Voyage to the Moon

To say “what in the world?” would, at least, be thematically correct but semantically in question. A Trip to the Moon is a brilliant, if quite odd, silent film in its own right and is still fascinating to watch over 100 years after its 1902 release date. It was created by the legendary Georges Méliès and is one of the first science-fiction movies ever created. He was a pioneer in early special effects and much of the movie is still impressive today, especially if you consider that we hadn’t even proven that heavier-than-air flight was possible until a year after its release.

As you could guess, the film is about a trip to the moon, helmed by an apparent crazy astronomer and his colleagues. I didn’t realize they were supposed to be called astronomers until looking it up later as they are dressed like dollar-store wizard Halloween costumes.

Quality costumes

Essentially they build a giant bullet to sit in, shoot themselves to the moon and land safely. The most famous image of the film pictured above is on screen for maybe only 10 seconds and then passes on to the gentlemen walking around on the lunar surface unrestricted by silly space suits – and Matt Damon had to make living in space look so hard. Basically the “astronomers” explore our astronomical copine and discover a small, easily killed, alien species. They are captured, kill the king, then take a prisoner back to Earth by… falling off of the moon…? Neil deGrasse Tyson might have a few words to say on the physics of this universe. Once on Earth, they’re given silly medals that you might give kindergarteners for coloring insides the lines and the movie abruptly ends.

At times it’s difficult to follow exactly what the story is supposed to be saying but the film keeps your attention by constant movement. Cameras of the era were too big to move so the actors were instructed to always be moving while the camera was rolling to make it feel alive. You can easily see the transition from theatre to film in this movie.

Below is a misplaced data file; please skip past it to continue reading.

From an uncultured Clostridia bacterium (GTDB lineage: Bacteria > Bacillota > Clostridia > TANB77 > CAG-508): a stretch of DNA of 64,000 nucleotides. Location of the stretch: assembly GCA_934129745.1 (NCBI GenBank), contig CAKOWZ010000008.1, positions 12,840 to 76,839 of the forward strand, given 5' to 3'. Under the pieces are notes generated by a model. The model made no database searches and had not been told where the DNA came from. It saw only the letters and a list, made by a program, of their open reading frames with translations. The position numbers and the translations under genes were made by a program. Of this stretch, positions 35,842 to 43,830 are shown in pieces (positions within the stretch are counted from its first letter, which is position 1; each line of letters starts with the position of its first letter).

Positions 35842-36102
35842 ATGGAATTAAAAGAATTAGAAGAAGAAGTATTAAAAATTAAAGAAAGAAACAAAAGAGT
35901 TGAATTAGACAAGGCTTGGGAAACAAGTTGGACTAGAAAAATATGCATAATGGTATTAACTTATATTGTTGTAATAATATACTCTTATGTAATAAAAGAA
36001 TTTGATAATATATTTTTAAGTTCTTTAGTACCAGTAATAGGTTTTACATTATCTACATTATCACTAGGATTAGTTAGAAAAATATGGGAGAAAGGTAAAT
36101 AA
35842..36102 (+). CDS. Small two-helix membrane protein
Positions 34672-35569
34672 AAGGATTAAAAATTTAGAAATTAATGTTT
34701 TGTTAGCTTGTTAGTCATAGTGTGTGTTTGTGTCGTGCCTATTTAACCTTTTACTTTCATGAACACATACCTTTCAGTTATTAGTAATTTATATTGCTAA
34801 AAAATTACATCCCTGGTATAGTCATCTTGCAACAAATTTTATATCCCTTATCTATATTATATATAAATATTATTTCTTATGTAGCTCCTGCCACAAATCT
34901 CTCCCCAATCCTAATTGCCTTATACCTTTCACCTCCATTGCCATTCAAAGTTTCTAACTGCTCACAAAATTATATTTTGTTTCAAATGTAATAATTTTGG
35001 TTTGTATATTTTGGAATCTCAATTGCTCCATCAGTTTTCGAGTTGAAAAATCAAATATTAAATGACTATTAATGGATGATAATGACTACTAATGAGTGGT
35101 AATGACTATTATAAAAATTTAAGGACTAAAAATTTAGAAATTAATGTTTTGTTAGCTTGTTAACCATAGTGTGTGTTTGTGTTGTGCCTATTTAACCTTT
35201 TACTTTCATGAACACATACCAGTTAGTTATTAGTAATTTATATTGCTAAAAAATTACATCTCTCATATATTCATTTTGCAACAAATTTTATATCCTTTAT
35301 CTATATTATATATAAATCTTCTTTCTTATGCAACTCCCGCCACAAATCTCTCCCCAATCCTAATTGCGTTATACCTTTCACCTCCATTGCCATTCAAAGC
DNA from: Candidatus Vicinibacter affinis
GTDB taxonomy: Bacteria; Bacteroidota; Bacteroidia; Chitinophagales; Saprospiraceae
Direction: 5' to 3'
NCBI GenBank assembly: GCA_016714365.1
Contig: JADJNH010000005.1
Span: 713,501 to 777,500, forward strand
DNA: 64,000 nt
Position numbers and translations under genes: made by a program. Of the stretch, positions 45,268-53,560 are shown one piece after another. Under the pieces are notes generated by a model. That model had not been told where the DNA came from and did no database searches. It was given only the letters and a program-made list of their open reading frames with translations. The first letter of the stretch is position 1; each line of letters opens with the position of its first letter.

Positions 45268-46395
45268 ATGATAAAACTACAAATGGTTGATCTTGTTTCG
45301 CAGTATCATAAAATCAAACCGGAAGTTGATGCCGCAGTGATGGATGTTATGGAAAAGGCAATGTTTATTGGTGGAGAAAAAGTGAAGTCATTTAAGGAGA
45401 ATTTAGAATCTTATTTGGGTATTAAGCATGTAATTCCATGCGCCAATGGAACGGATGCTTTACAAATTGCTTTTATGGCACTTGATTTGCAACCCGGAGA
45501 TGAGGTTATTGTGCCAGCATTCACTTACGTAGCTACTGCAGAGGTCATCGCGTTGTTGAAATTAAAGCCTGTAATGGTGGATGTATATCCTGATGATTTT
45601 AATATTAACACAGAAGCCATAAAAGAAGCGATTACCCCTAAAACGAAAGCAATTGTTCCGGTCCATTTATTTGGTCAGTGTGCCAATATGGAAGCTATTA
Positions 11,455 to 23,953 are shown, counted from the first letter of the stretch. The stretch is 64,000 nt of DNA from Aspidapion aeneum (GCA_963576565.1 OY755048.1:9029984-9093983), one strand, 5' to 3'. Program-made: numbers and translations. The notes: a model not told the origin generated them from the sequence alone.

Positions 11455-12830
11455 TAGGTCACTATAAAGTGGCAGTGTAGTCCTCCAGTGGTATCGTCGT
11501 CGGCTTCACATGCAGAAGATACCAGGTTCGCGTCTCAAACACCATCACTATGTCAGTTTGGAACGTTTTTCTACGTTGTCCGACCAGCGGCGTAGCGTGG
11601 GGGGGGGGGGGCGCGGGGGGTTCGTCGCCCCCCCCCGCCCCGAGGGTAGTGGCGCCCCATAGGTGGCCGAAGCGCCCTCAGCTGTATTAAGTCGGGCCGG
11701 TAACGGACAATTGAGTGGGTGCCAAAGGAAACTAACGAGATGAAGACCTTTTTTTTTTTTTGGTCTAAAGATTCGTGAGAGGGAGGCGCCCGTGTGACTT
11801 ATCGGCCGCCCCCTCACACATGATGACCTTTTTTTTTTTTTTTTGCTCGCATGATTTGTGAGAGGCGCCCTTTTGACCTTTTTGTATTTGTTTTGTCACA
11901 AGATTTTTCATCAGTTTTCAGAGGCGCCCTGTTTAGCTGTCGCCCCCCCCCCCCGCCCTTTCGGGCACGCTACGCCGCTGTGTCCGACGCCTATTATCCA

Mr. Méliès never explicitly assigned a soundtrack to the movie (though he originally used classical music such as Barber of Seville) and was quite open to other artists adding their own music. I watched the color version which, also impressively, was a version that had been hand-painted film to add color to the film. It was accompanied not by classic musical but a rather surreal mix by the French band Air. At first the music seems an odd juxtaposition to the film itself but in the end, it really does tie the movie together in an unexpected way. I think it honestly makes it more relatable to the modern viewer. You can still watch the original uncolored version with a more classical soundtrack online but I don’t think you could go wrong either way, especially if you’re not just in it for a film history lesson.

Overall, I was impressed by A Trip to the Moon’s special effects and ability to roughly tell a story using only the movement of actors on a screen. There’s certainly worse ways to spend 15 minutes of your day and I’d highly recommend any science-fiction lover to see one of the primary ancestors of some of our favorites.

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